Now that I know, I might just have my guys locktite the bolts and call it a day. If I need to do more then I'll do more. If someone has something else I should do (besides Beisan) that I can just tell someone else to "go do that" then I'm all ears. I won't be doing any of it myself, so I need a clear, simple, instructable solution.

Part of the reason I bought this car is they made so many of them "anyone can fix them" or so I told myself. If that's not the case then shame on me. But until then, my working hypothesis is if it breaks down somewhere I'll be able to tow it to someone who knows how to fix it.

maw
 

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You say you have a week? At least pop the valve cover off and look at the VANOS tabs. If your tabs are intact and your VANOS isn't making rattling noises, then you should be fine to make your drive. If your valve cover gasket is in good shape, all you'll need to replace are some crush washers.

FYI: I had a broken tab at 120k. I caught it when I did a valve adjustment and have no idea how long it was broken... ¯\(ツ)
 

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No one really knows why the tabs fail.
E46 M3s have pump driving tabs beakage issue, but E36 S50 don't have the issue even with similar design but with less plays between tabs and pump disk holes. I believe the E46 Production Engineer pushed for more clearance to improve assembly time, and the consumers pay for the price of hammering with more plays.
The cam sleeve bolts backing out is just a matter of Loctite fasteners, but this can destroy the engine when they came loose.
 

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I just wanted to know if you would be worried to drive it, because i leave in 1 week and thats obviously not enough time to do it
Remove the cam sleeve bolts, clean oil off the threads, then Loctite. This can be DIY in about 3 hours. I would be more concerned of the bolts backing out than broken pump driving tabs, as the backing out bolts, then sheared off, can destroy the engine (bents valves, damaged pistons).
 

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So the reason I am asking if it is blown up or not is because I am planning on doing a road trip up to Iowa here in about a week and it'll be a total of about 670-700 miles. I bought my car at 133,900 about 3 months ago, its at 134,800 and some change. In the 900 miles I have owned it I have done RB's, subframe reinforcement plates and all the bushings, all DIY and all that being said, how worried should I be about the Vanos as I have no proof of it being done. Or any other sort of maintenance that would probably be good to do soon.
You’re Much more likely to have overheat issues at high mileage. Check your fan viscous coupling, hoses, expansion tank, serp and AC belts if not radiator. Plugs and valve lash should have been done at 120k…
You say you have a week? At least pop the valve cover off and look at the VANOS tabs. If your tabs are intact and your VANOS isn't making rattling noises, then you should be fine to make your drive. If your valve cover gasket is in good shape, all you'll need to replace are some crush washers.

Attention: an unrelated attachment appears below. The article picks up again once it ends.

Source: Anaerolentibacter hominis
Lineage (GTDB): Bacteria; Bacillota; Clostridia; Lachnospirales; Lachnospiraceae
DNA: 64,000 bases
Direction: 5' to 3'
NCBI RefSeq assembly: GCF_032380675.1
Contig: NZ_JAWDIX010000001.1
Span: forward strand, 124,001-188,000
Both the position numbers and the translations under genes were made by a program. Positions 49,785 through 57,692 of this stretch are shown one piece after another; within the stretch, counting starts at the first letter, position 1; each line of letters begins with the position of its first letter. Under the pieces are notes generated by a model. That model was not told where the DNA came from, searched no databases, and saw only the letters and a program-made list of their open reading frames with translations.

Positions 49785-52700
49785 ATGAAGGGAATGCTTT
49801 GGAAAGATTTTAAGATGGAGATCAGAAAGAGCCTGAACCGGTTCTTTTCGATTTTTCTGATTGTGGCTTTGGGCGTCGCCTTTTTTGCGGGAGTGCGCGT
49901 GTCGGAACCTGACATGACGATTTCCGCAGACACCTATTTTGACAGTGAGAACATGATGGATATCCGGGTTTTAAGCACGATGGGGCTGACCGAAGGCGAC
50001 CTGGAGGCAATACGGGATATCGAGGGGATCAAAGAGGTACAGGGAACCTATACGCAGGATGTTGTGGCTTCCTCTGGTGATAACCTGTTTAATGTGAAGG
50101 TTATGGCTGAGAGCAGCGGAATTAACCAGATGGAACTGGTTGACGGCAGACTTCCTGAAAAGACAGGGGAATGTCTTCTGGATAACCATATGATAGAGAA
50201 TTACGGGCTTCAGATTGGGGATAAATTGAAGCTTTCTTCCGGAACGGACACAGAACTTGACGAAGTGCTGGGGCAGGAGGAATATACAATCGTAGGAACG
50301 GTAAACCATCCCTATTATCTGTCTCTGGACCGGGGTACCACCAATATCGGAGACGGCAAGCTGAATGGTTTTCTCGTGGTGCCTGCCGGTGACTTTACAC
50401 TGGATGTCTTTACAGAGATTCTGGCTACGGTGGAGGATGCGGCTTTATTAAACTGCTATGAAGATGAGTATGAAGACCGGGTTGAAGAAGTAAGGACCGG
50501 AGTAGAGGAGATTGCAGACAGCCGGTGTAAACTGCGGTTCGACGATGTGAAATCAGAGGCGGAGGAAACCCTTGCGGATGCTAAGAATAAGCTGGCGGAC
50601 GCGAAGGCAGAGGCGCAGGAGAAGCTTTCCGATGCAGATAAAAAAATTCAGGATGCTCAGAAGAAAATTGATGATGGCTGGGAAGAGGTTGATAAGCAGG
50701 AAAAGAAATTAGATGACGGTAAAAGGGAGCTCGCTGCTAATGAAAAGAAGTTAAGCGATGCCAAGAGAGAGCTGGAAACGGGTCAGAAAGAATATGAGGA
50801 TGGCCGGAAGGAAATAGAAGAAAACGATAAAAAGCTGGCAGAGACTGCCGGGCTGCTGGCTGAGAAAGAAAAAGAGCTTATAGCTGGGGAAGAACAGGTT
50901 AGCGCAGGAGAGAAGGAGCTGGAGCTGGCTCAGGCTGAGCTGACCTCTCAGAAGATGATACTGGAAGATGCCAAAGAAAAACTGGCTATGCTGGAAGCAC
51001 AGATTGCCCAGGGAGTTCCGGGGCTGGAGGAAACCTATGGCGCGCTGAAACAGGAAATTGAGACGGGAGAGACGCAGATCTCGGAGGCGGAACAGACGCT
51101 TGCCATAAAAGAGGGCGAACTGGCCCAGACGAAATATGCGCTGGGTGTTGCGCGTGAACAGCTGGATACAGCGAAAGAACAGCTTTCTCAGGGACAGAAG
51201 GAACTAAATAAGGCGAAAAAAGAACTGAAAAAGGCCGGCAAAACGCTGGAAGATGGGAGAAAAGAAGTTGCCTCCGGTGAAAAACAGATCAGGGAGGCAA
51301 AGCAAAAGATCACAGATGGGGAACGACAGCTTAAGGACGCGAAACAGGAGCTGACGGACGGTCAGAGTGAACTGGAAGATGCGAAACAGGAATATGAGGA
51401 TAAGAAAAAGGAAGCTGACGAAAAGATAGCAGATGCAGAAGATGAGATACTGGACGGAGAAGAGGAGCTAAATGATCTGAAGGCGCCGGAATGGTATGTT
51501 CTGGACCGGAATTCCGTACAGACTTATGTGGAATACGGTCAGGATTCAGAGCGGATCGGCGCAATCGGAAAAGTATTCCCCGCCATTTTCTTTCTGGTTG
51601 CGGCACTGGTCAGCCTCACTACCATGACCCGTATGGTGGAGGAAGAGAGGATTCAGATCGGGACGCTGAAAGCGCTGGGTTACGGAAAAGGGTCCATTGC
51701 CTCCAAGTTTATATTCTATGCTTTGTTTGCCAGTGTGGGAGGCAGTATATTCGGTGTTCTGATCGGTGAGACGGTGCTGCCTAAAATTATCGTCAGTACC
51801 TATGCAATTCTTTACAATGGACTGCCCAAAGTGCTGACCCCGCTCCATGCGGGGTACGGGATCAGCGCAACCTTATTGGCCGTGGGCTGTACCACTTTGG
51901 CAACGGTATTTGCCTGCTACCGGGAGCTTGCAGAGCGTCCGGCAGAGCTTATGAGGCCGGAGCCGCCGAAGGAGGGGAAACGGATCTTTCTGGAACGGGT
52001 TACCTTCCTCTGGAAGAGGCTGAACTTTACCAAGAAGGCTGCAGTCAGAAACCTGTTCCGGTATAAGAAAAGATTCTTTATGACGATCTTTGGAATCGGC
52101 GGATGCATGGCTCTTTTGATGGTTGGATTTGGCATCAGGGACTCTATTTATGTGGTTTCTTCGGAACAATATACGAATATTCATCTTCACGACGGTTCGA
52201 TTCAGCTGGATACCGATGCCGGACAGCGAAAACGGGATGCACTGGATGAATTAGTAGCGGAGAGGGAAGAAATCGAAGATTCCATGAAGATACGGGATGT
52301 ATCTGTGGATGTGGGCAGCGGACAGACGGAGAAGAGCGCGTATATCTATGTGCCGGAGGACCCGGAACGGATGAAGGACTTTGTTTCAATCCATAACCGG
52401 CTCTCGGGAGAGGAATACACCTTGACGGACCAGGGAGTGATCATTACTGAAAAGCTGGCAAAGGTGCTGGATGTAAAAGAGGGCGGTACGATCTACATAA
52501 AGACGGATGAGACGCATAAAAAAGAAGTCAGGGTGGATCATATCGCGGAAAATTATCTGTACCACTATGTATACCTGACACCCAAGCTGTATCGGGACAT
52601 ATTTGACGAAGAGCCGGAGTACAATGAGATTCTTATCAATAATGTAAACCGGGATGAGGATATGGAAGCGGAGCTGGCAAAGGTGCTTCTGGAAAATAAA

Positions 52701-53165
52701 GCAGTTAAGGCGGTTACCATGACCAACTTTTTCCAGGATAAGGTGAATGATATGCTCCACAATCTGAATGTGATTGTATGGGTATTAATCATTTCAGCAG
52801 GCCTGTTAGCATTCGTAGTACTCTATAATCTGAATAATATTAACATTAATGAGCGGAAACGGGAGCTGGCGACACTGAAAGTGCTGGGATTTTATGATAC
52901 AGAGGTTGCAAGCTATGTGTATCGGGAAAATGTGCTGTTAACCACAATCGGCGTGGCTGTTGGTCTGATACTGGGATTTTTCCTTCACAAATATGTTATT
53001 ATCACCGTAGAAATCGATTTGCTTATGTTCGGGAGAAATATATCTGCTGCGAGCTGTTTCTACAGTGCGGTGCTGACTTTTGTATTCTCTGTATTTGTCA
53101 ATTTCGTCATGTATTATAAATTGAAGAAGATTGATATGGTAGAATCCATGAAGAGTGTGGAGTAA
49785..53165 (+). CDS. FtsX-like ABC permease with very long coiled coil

FYI: I had a broken tab at 120k. I caught it when I did a valve adjustment and have no idea how long it was broken... ¯\(ツ)
Its 700 miles. it's not Indy500. I wouldn't worry about it until the next major/valve adjust.
 

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In the 900 miles I have owned it I have done RB's, subframe reinforcement plates and all the bushings, all DIY and all that being said, how worried should I be about the Vanos as I have no proof of it being done.
Its 700 miles. it's not Indy500. I wouldn't worry about it until the next major/valve adjust.
He bought 3 months ago and it seems has not opened the VC to check inside. I would open the VC, look at the disk driving tabs just to make sure no crack or missing. Also look at the front of the cam end shoulder at the 6 threaded holes to make sure the cam sleeve bolts ends are all at same level (depth or protrusion) which indicates the bolt is not backing out. He should be enjoying the 700 miles trip and not constantly worry about breaking down, and these things are easy to check.
 

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I just wanted to know if you would be worried to drive it, because i leave in 1 week and thats obviously not enough time to do it
nah I wouldn’t be worried. unlesss you were planning on drag racing it stoplight to stoplight for 700 miles lol.
if you want to feel a little better you could take valve cover off and inspect the two tabs. making sure intact. this is often done during the valve adjustment. you can peak at cam bolts too.

as a testiment to not having issues, I had 200K miles and both my hub tabs were intact as all my cam bolts. no issues. the hub disc holes were slightly ovaled, but tabs intact. i decided to just do the vanos seals overhaul at 200k while in there for my peace of mind.
 

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Unless the car sounds like loose nuts and bolts in an empty coffee can it is fine to go to Iowa. I bought a 150,000 mile M3 and took it to the track 4 times (to see where the faults were hiding) before getting a new VANOS. Afterward, a way smooother engine, better high end torque, punchy acceleration. Oooh, this is supposed to be how they run. Highest recommendation for the Dr. Vanos product and their excellent customer service on core and tool refunds.
 

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Discussion Starter · #20 ·
Unless the car sounds like loose nuts and bolts in an empty coffee can it is fine to go to Iowa. I bought a 150,000 mile M3 and took it to the track 4 times (to see where the faults were hiding) before getting a new VANOS. Afterward, a way smooother engine, better high end torque, punchy acceleration. Oooh, this is supposed to be how they run. Highest recommendation for the Dr. Vanos product and their excellent customer service on core and tool refunds.
With the dr vanos, if i buy the whole dr vanos rebuilt unit, does it come with the hub as well or do I need to buy that separate. And is beisan good too? its much more affordable and I am not worried about rebuilding myself.